Last Updated on
NOTE: I spent most of my early days in Athletics as a Long jumper and Triple jumper.
PREAMBLE: We all agree younger and non-elite sprinters reach their maximum velocity much earlier than elite sprinters. As well, females reach their top speed sooner than males. What used to be the gold standard distance of 60m for maximum velocity is now 65 or 70m with Usain Bolt and Tyson Gay. They are holding their acceleration longer, thus running faster times.
How does this apply to the approach run in the horizontal jumps? Mainly, the Long Jump and Triple Jump? I’ll leave out Pole Vault since I’ve never done it nor coached it. Along with the 1500m, this is the main reason why I never considered the decathlon. If you need to coach multiple events in Track and Field, refer to the Track and Field Omnibook.
Logic will prevail… the faster the athlete, the longer the approach run and the increased number of strides to the take off board. The Indoor Triple Jump, with the take off board 12 or 14 meters from the pit, can be a challenge as you may run out of real estate and end up on the track oval to start your approach run.
Primary Objectives of the Approach Run
Some primary objectives of the approach run:
- FAST and CONTROLLED as possible to translate the horizontal speed to vertical speed (i.e height off the board). The Long Jump is simply a ~35 meter sprint with the high jump at the end!
- PROPER positioning at takeoff which means upright position for the last 4 or 6 strides.
- Obtaining rhythm, tempo, faster and longer strides as you approach the board
How Many Strides to the Board?
There are countless charts out there, but I recommend using them as a guideline. Whatever feels right for the athlete in maintaining control, stability and rotation is also important (more on that later). The coach’s eye is also a good resource to determine the runway distance.
- 10.00 100m PB = 22 strides
- 11.00 100m PB = 20 strides
- 12.00 100m PB = 16 strides
- 13.00 100m PB = 12 strides
Starting the Approach plus Checkmarks
The 1st checkmark is your starting point. There are two variations: a crouch “rock back” start or “walk 4 steps” then run. Again, rhythm and tempo is important throughout the approach run.
The 2nd checkmark is usually 4 steps from the board, and often called the coaches mark. Some coaches use 6 steps. This is the point where the athlete must make spatial adjustments due to variables like the wind. Elite athletes have the innate ability to make adjustments to hit the board properly. Even the best jumpers in the world foul a large percentage of the time.
The Approach Run (and Penultimate Step)
How much focus should be on the approach run? Along with strength, power, and speed workouts (Olympic lifts, weight training, and plyometrics)? If you study physics, you can only jump farther by (1) running faster and (2) getting height off the board. Experts have calculated Usain Bolt could have jump 9.46 meters!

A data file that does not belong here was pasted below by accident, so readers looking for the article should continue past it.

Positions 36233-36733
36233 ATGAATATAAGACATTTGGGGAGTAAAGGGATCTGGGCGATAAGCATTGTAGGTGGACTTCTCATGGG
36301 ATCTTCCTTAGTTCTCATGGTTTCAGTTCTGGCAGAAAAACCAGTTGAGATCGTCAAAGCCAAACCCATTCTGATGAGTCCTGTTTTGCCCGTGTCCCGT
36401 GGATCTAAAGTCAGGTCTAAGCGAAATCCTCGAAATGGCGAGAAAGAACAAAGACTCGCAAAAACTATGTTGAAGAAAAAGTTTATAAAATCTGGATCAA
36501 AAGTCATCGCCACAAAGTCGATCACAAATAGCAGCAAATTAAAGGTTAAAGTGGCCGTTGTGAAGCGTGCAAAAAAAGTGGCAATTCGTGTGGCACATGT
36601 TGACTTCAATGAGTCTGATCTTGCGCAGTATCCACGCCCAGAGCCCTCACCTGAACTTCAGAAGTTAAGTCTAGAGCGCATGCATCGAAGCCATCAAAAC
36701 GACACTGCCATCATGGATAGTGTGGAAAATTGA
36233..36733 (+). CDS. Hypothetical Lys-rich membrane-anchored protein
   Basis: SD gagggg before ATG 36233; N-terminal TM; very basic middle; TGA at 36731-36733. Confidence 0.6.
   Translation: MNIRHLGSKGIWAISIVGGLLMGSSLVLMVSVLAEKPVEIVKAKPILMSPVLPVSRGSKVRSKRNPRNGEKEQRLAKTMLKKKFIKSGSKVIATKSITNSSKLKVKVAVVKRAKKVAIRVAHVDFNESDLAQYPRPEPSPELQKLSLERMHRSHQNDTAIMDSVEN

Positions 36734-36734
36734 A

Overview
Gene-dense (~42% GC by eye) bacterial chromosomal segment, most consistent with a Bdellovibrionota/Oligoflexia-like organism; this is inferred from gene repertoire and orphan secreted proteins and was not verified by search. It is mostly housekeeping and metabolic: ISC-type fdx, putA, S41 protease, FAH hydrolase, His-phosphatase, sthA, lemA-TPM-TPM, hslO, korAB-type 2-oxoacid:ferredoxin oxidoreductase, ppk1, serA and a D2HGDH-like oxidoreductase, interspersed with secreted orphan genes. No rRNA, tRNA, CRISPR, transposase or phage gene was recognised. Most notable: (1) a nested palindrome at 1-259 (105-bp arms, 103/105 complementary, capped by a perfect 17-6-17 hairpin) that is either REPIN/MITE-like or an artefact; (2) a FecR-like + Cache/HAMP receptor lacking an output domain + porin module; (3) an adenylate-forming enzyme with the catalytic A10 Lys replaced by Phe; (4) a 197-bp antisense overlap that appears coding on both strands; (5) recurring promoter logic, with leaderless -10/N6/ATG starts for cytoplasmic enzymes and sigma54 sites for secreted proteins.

I like to break up the approach run in 3 parts:
- The Drive phase, which is about 6-8 steps in the Long and Triple Jump. The purpose is obvious but the key is momentum. It’s also about the distribution on energy throughout the approach run.
- Acceleration or continuation phase. Primary goal is to be in an upright position plus get to maximum velocity. The number of strides will vary depending on the jumper.
- Transition phase, including penultimate stride and take-off. These are the last 4 (or 6) steps, where you have your 2nd checkmark. This is the phase where the most error occurs, primarily due to spatial adjustments or steering to hit the take-off board. You really have to practice being smooth during these last 4 strides. Like the 400m, rhythm is important.
In the long jump, the penultimate step’s primary function is to lower your center of mass and maintain maximum velocity, but also control your rotation and maintain stability, especially at 12m/s! You have to sacrifice some speed for control and stability! This is where Marion Jones could have dominated the long jump as she was a classic over-rotator (among other things!)
Looking at the Board
Should you look at the board?
This is an area of controversy. Some like to take a peek, but often leads to overreaching or chopping the last stride.
The biggest room for error lies in the athlete “reaching” or “chopping” for the board. It is a natural (and highly skilled) technique to use spatial judgment in the last 4 strides to “look” or “peek” at the board prior to takeoff. The problem is if the athlete fouls by 4 inches (10cm), then often the athlete moves back the approach run and checkmarks by 4 inches. If the athlete is reaching or over-striding on that last few steps, they will most likely foul again.
Once in the air, there is nothing you can do (unless you have wings) and the goal is to control rotation and get in a better landing position. I discussed this in a previous article on hang or hitchkick.
Famous Gabrielle Szabo – Amoah Prah Collision
Check out this video on YouTube.
A couple of lessons:
- Note how the jumper has his head down in the drive phase and early acceleration phase of his approach run. He is not even looking straight ahead (obviously!)
- To fans and athletes NOT competing in the long or triple jump: please, watch where you are going. Especially the runway. You wouldn’t walk on the NASCAR or Formula One runway, would you?